Tag Archives: exercise

483959971As we enter the long dark days of winter, it is important to maintain a regular exercise routine. In addition to weight reduction, regular exercise can improve sleep, reduce stress and even improve symptoms of depression. Regular aerobic activity can also help reduce your risk of heart disease, stroke and high blood pressure. Exercise makes your heart stronger and increases your healthy, high-density lipoprotein (HDL), while lowering the bad, low-density lipoprotein (LDL). Exercise can also help prevent osteoporosis and reduce your risk of diabetes and even certain types of cancers.

Aerobic activity is any sustained physical activity that uses large muscle groups and causes the body to use more oxygen than it would while resting. Brisk walking, jogging, snowshoeing and cross country skiing are all good ways to strengthen the heart and help maintain a healthy weight.

If you wonder whether or not you’re working hard enough to strengthen your heart, use the talk test. If you can talk easily, you’re not working hard enough. If you can’t talk at all, you are probably working too hard. If you talk in fragments, and catch a breath in-between, you’re probably exercising at the right level to get a good workout.

Whether the activity involves jogging, cross country skiing or using equipment at the gym, the greatest benefit comes when you are in your target heart rate zone. Each individual’s personal zone depends on their age and fitness level. For most people, their target heart rate zone is 60 to 85 percent of their maximum heart rate. For otherwise healthy people with no known health issues, a maximum heart rate is usually defined as 220 minus their age, and the target heart rate zone will be 60 to 85 percent of that number.

The key to a successful exercise routine is to take it slow and steadily build up your endurance. If you’ve been inactive for a while, start with 10 minute sessions and build up to 30 to 45 minutes of activity 3-5 days a week. If you are just starting to get active, keep to the lower end of your personal target heart rate zone. You can increase the intensity as your level of fitness increases. The most important thing to remember is to pick an activity or two that you really enjoy so you are more likely to stick with it.

Sara Krebs, E.P.Sara Krebs is the Program Coordinator of MidMichigan Health’s Medical Weight Management Program. She is part of a multi-disciplinary team that consists of exercise physiologists, registered dietitians and a behavioral specialist. Together these weight management specialists work to address all aspects of weight management to help individuals effectively meet their healthy lifestyle goals. Sara received her Bachelor of Science Degree in Exercise and Health Science with a minor in Public Health at Alma College.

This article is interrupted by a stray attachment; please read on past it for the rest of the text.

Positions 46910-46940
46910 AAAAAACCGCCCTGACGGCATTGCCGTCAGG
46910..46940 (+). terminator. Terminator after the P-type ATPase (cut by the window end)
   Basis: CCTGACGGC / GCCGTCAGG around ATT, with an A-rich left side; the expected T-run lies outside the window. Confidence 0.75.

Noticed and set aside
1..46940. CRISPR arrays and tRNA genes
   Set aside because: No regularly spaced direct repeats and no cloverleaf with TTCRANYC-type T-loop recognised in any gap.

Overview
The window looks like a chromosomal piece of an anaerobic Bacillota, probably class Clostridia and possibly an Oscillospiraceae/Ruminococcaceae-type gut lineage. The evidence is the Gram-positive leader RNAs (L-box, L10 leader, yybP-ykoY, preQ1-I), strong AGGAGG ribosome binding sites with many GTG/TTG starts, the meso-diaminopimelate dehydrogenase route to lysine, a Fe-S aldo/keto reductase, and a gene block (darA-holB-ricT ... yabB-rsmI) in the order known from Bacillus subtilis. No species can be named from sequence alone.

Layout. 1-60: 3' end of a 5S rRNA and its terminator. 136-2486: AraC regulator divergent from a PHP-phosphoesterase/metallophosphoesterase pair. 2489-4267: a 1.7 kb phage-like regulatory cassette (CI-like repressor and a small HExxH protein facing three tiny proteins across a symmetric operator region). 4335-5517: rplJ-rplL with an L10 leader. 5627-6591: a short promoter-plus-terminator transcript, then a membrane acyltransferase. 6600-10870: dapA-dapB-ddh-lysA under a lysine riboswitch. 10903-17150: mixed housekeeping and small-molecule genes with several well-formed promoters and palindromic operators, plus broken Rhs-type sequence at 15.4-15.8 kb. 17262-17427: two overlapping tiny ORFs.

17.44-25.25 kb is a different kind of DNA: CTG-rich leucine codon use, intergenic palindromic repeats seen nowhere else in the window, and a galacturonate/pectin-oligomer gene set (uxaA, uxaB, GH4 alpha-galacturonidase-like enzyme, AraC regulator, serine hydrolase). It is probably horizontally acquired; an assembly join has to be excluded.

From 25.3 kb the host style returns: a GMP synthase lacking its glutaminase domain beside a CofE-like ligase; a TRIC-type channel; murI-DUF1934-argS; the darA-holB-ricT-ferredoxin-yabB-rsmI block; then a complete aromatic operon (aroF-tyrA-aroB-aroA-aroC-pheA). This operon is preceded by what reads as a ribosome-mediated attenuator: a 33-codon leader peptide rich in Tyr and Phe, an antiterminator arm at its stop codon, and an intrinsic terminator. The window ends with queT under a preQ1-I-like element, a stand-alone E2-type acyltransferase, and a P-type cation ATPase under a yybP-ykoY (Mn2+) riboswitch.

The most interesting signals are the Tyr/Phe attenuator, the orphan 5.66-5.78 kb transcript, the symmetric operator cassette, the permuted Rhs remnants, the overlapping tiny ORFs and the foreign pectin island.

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Weight Management: Surviving and Thriving

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82634926HolidayMealIt all starts with Thanksgiving and continues for two months or longer if you count the Super Bowl and Valentine’s Day. The holiday season is a struggle for anyone trying to maintain a healthy lifestyle. Whether it’s skipping our exercise routine because we are “just too busy,” eating that extra piece of pumpkin pie as we sit around the table, or picking up one too many cookies that our co-worker brought in to spread holiday cheer, this can be an extremely challenging time of year to avoid weight gain. Holiday stress, physical and emotional exhaustion and cold weather can also contribute to lack of exercise and overeating.

It’s important to remember how hard it will be to get started on that healthy diet and exercise routine again if you stop. So, instead of waiting until January 1 to make a New Year’s resolution, try and continue your healthy lifestyle through the holidays.

Here are some quick tips for staying healthy and active during the upcoming holidays:

  • Be aware of how much you’re eating and why. Allow yourself some special treats during the holidays. If holiday cookies and other treats are a real temptation to you, allow yourself one a day to avoid deprivation and then overeating.

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